The final rule does not change federal hours of service requirements. Drivers required to maintain federal records of duty status must convert from paper logs to electronic logging devices. These electronic logging devices are foolproof and by the book. They can control the truck’s speed and shut down the motor after the allotted hours of the truck running, and it doesn’t matter if you are in the middle of the Red Desert or in a Walmart parking lot. These logging devices are guided by satellite, so one cannot hide. They are also tamper-proof.

So, the problem for livestock haulers is that they may pick up a load of calves, say in the middle of the Red Desert in a location that took two hours to get to. Then, they may have left the truck running while waiting to load before returning back to the highway. The trucker stops at a truck stop to eat lunch, with the motor running, and then heads on to Garden City, Kans. to deliver the calves.

Under the new rules, the electronic logging device would shut the motor off just hours from Garden City, Kans., as the truck’s motor had run the allotted hours.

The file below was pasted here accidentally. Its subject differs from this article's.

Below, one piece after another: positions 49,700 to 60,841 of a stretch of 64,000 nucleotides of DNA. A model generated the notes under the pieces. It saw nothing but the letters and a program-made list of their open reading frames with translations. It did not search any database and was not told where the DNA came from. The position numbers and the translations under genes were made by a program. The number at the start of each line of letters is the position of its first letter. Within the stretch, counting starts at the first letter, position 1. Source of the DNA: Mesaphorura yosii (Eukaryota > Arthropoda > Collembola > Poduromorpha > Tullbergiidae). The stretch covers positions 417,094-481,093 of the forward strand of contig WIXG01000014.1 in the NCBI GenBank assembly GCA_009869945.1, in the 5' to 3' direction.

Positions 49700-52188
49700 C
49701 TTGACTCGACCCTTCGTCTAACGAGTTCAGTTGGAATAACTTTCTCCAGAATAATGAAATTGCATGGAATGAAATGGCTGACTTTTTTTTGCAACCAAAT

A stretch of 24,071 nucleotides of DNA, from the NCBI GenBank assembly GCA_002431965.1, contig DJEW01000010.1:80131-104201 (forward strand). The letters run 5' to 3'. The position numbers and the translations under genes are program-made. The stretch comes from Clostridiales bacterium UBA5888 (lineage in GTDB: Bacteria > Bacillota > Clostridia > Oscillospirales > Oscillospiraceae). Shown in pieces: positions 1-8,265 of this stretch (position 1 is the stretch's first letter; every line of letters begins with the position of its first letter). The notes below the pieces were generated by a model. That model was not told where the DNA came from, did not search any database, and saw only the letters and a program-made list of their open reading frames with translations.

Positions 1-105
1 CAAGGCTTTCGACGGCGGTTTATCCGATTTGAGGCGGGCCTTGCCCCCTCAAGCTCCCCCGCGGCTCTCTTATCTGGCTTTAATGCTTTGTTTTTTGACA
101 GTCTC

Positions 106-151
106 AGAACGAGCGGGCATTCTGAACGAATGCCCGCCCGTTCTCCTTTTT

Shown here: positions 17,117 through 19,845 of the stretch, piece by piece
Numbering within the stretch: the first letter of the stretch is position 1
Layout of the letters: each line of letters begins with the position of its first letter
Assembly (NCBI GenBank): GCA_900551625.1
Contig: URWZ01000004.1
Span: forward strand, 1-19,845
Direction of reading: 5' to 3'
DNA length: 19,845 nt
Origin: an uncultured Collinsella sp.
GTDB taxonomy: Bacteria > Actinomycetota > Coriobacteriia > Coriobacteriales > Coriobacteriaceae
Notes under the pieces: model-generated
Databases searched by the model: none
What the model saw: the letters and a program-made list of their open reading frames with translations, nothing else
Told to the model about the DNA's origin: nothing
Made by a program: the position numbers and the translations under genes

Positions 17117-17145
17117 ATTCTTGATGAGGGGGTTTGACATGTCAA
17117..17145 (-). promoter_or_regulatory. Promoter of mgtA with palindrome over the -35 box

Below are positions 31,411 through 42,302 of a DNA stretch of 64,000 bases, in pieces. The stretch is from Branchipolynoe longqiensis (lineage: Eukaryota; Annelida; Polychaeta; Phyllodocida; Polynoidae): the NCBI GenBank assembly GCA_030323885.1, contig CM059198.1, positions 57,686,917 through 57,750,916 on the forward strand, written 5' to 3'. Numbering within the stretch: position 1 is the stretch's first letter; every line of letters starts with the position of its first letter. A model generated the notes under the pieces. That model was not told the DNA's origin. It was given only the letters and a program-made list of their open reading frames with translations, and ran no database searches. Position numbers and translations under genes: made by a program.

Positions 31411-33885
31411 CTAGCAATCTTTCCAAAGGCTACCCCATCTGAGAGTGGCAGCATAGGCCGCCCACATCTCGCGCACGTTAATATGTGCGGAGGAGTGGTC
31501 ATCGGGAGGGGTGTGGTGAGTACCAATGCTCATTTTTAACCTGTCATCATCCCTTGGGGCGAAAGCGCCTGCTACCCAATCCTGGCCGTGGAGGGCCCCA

Under the new rules, it doesn’t matter if the truck’s wheels have moved or not. If the motor was running, the clock was running. Just think what would happen in cold weather.

Even if one wants to unload the livestock and shut the truck down to meet the rule’s requirements, the infrastructure is just not out there along the highways to do so. Livestock producers will have to find buyers closer to home, and with the fewer packinghouses, how are we supposed to get fat cattle or lambs to the packinghouse? I can’t imagine how rodeo stock producers are going to get to all the rodeos they need to.

I hear that the oil and gas industry has exemptions for off-the-clock waiting time. The livestock haulers need that and longer times without rest – or just exemptions from the rules. There is a lot of difference between a load of calves, lambs or rodeo stock and a truckload of Pampers. All are important, but some need to eat and drink while we sleep.